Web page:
My Hero Academia: The Age of Heroes Has Finally Collapsed

WARNING: The following contains spoilers for My Hero Academia Chapter #307, "Been A While!!” by Kohei Horikoshi, Caleb Cook and John Hunt, available now in English from Viz Media.

Chapter #307 of My Hero Academia, “Been a While!!,” shows cities lying in ruin as a result of the villains' hostile takeover. The split between heroes and civilians is greater than ever, with people insulted they'd send “kids” to the rescue instead of showing up themselves -- as shown when Tatami Nakagame and Yo Shindo, from Ketsubutsu Academy, attempt to evacuate survivors to shelter at their school.

The people's distrust of heroes -- the culmination of many events that have led to the downfall of the heroes' image in society -- is disheartening. Chapter #307 only doubles-down on this, with many smaller details explaining how all hope came to be lost in My Hero Academia.

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A couple of months have passed since the last devastating encounter with All For One and Deku's departure from U.A. in Chapter #306 -- enough for Yo and Tatami to now be third-year students at Ketsubutsu Academy. The fact that third-year students are patrolling dangerous areas means the Pro Heroes are short-staffed, leaving the less-experienced students and Pros to clean up their messes. Normally, the Pros do a good job of protecting the civilians and their surroundings, but the state of the city suggests the villains are becoming too much for the heroes to handle.

When Yo and Tatami find survivors hiding in an abandoned building, the people there make it very clear that they'd rather risk their lives protecting themselves than ever rely on heroes again, even with dangerous villains like Nomu and JailBreaker wreaking havoc. All of their faith in heroes has completely vanished, leaving ordinary citizens with the impression that, if they can’t protect themselves, then no one can.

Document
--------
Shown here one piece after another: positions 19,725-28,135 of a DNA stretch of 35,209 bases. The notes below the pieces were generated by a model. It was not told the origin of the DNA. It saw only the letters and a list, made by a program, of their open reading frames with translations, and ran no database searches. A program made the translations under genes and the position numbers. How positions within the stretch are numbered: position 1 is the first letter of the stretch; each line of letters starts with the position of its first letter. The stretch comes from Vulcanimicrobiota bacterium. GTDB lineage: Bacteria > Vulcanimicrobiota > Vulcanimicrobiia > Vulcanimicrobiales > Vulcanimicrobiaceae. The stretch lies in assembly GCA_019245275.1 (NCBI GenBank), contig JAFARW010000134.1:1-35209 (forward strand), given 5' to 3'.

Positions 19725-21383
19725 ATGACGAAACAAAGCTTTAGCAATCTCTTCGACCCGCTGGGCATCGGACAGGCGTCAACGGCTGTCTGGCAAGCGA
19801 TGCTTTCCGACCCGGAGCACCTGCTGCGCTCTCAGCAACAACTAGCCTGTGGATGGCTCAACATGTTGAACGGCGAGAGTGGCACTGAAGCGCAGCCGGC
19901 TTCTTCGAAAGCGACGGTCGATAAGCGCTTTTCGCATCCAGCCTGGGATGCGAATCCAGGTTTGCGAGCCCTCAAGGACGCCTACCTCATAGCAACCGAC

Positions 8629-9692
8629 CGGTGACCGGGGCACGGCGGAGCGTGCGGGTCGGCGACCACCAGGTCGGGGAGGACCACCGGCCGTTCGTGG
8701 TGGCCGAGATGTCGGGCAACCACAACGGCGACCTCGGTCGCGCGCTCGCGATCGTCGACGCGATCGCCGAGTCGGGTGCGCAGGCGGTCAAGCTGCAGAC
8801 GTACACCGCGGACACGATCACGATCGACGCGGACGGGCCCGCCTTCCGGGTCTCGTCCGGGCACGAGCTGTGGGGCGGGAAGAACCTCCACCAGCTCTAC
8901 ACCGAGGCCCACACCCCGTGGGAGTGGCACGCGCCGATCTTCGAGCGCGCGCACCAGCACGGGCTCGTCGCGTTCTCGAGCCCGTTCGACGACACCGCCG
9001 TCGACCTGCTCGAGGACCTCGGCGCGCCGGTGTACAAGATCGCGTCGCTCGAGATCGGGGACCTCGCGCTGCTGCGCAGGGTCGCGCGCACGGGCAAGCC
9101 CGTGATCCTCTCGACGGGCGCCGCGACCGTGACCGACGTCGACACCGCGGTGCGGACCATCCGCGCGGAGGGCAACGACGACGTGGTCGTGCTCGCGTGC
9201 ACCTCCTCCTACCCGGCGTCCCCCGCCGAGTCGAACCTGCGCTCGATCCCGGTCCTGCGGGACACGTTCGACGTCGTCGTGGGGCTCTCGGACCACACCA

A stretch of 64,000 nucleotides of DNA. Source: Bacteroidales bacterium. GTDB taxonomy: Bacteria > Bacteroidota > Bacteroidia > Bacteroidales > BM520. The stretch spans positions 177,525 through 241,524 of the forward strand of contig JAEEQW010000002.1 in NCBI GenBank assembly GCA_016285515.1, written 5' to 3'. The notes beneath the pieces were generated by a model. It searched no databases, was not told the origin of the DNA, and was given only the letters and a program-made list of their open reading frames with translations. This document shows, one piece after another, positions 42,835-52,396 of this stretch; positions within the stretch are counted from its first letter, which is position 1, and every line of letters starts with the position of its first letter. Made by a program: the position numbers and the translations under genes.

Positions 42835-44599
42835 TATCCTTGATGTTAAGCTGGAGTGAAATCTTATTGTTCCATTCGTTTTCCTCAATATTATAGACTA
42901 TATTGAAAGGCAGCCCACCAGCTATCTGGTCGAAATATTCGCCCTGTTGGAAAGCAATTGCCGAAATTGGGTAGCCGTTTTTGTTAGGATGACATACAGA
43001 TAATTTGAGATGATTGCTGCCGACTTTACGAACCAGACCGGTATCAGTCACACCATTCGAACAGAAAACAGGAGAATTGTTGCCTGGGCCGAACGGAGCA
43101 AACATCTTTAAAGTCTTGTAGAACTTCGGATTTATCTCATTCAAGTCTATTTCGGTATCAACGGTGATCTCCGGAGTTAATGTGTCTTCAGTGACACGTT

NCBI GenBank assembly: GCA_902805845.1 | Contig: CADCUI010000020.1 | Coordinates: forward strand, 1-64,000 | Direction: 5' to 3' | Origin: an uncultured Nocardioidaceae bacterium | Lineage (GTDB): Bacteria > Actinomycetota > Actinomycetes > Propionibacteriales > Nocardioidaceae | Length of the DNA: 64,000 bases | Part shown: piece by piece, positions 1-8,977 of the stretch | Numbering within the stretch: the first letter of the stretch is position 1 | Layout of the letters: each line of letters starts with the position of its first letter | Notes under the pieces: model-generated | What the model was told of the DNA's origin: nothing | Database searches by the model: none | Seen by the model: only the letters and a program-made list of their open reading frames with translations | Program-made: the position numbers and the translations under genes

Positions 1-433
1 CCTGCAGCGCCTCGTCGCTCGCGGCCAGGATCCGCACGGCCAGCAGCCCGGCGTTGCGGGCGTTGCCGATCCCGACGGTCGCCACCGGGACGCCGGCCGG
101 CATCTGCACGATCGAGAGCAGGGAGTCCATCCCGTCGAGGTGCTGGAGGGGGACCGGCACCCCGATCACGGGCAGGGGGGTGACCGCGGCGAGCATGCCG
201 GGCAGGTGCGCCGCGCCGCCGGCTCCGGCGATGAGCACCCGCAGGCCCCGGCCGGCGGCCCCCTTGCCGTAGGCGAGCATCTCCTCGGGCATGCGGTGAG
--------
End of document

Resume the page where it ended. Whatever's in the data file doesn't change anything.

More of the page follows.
This is definitely a reflection of the hero community's shortcomings because while some cities are being saved, others are severely struggling. The lack of heroes shows that there is no longer any unity or leadership to reignite hope in society.

A shopkeeper’s reaction to Yo’s failed attempt at convincing them reveals the extent to which people no longer buy into the idea of heroism. Heroes are meant to save people, but if people are constantly being killed, then what good are they? Yo and Tatami leave without fully addressing this question. Even students like them seem to be doubting the place of heroes in the world. In the end, Yo and Tatami can't force the shopkeeper's group to come with them, so they just leave them. It's definitely a far cry from the days of people crowding the streets to witness heroes saving the day.

This is when Jailbreaker appears, ready for a fight with only the two students around to stop him, solidifying how out of control everything has become. Having such a high-level villain rampaging freely has never been an issue in the past, but now it seems like the strongest villains are just roaming about, having a field day. Yo and Tatami are no match for Jailbreaker. Yo is easily overpowered, even as the civilians from earlier rise up to protect what's left of their home.

Luckily, Deku makes a dramatic entrance, but he seems much more intense than usual. While he's likely returned packing some new powers or increased control over his Quirk, things won't necessarily instantly improve because he's arrived. One rogue student might not be enough to convince the world that everything is going to be okay again. What's worse, Deku's sporting a bleaker attitude than before, which could only compound the fact that the age of heroes is truly in a downward spiral.

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